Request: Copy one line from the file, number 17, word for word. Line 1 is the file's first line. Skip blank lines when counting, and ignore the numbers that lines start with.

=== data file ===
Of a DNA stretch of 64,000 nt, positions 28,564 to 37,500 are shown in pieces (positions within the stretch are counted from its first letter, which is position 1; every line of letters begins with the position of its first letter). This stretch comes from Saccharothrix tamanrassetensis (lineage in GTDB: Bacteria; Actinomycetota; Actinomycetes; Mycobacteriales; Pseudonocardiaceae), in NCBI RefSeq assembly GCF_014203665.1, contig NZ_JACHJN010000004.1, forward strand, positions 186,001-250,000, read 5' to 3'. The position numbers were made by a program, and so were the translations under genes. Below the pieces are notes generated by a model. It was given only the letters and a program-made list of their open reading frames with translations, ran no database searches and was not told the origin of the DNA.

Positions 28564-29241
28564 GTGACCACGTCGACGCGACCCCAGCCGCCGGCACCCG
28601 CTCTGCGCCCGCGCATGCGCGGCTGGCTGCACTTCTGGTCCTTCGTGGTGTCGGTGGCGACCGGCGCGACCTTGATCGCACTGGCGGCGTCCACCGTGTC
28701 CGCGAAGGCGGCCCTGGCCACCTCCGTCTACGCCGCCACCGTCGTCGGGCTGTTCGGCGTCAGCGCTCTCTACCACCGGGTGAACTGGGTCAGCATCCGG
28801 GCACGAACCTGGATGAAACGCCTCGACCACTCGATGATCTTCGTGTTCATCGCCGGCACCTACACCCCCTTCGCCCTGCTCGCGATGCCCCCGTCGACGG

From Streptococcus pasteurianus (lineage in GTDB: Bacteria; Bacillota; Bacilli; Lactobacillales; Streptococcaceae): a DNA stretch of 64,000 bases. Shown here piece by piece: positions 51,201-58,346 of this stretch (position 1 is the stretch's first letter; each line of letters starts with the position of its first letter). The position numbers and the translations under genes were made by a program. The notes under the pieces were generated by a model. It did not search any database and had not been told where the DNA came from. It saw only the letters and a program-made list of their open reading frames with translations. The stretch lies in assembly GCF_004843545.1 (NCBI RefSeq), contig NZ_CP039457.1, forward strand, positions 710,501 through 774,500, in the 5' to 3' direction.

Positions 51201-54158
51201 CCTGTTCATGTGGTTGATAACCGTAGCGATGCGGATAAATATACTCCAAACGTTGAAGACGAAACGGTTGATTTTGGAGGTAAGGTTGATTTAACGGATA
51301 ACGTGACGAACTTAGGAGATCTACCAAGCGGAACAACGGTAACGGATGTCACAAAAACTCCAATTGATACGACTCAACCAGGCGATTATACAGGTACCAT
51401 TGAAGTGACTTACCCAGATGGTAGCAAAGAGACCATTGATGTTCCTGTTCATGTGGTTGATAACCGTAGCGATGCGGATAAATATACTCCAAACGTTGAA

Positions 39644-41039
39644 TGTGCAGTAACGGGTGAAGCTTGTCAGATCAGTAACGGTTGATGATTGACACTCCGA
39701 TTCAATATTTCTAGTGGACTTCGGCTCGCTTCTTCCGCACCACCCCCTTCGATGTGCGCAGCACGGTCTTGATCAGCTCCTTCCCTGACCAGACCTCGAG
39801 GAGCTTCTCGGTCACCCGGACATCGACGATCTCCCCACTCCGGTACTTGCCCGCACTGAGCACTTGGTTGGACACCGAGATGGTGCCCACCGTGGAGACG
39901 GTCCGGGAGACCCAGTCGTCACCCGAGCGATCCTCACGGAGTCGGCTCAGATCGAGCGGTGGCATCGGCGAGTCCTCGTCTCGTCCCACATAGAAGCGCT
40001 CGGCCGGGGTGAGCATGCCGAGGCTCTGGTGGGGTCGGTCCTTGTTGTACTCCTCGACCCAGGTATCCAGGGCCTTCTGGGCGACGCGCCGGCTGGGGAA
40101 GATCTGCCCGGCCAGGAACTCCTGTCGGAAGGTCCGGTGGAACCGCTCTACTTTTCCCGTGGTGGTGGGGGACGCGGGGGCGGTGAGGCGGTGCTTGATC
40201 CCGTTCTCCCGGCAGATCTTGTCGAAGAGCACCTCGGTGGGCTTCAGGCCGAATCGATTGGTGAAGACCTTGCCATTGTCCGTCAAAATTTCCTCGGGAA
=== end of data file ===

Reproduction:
40001 CGGCCGGGGTGAGCATGCCGAGGCTCTGGTGGGGTCGGTCCTTGTTGTACTCCTCGACCCAGGTATCCAGGGCCTTCTGGGCGACGCGCCGGCTGGGGAA